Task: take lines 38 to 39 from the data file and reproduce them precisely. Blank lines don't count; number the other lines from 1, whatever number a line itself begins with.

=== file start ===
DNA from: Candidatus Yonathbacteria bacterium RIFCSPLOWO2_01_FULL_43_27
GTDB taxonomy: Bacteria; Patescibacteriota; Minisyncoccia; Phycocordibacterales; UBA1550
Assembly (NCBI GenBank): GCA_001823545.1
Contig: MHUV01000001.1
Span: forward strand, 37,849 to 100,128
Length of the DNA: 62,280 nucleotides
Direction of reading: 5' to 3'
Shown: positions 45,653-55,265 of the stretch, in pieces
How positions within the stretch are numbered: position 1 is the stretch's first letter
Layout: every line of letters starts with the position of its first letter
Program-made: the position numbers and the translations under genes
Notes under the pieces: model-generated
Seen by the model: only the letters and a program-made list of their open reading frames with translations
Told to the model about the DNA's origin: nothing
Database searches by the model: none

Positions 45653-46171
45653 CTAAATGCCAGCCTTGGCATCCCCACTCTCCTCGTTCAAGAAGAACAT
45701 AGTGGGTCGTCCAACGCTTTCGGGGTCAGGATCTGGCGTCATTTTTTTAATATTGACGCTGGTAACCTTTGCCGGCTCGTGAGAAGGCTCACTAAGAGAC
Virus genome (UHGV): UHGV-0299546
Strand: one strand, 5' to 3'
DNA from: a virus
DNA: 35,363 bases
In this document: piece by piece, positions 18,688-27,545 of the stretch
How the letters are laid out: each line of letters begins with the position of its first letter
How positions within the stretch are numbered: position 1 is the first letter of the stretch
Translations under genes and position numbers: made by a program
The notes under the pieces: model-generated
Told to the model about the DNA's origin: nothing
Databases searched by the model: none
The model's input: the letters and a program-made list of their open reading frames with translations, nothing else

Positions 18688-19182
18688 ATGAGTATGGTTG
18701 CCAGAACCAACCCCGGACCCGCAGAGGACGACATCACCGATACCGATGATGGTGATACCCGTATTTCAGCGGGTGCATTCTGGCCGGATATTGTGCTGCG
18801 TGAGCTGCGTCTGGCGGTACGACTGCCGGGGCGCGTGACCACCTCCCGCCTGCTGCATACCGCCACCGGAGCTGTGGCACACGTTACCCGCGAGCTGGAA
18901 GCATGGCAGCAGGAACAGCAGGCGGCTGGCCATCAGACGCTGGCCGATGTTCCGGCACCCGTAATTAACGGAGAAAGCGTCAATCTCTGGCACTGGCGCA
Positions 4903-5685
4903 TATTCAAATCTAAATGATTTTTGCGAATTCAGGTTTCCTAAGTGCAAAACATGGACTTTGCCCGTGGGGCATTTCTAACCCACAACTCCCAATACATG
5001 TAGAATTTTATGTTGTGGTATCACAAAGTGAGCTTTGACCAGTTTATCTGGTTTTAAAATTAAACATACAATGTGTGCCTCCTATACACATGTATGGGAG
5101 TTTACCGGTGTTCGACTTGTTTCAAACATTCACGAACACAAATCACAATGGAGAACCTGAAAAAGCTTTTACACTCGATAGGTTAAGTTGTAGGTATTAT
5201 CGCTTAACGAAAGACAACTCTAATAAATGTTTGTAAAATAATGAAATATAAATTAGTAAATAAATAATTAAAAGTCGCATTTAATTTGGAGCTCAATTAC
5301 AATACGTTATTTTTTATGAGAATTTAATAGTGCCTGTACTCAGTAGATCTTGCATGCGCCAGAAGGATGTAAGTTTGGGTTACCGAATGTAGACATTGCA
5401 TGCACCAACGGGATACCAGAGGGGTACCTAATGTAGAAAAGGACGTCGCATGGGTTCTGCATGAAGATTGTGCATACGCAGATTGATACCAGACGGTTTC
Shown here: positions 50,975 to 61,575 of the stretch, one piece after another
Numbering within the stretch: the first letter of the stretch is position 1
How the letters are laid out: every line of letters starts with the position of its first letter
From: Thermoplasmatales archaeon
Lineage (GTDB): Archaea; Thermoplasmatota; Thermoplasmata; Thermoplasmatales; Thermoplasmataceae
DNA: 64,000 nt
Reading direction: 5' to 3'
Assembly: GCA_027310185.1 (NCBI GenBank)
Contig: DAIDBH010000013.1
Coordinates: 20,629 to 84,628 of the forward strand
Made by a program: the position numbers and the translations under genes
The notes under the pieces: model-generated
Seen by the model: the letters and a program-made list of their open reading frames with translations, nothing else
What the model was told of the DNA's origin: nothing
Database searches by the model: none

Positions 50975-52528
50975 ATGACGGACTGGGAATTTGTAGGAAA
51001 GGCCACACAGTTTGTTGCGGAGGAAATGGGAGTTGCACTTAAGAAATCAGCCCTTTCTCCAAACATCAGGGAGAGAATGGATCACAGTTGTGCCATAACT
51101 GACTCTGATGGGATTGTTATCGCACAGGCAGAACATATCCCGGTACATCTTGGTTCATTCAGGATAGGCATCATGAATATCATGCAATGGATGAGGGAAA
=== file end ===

5001 TAGAATTTTATGTTGTGGTATCACAAAGTGAGCTTTGACCAGTTTATCTGGTTTTAAAATTAAACATACAATGTGTGCCTCCTATACACATGTATGGGAG
5101 TTTACCGGTGTTCGACTTGTTTCAAACATTCACGAACACAAATCACAATGGAGAACCTGAAAAAGCTTTTACACTCGATAGGTTAAGTTGTAGGTATTAT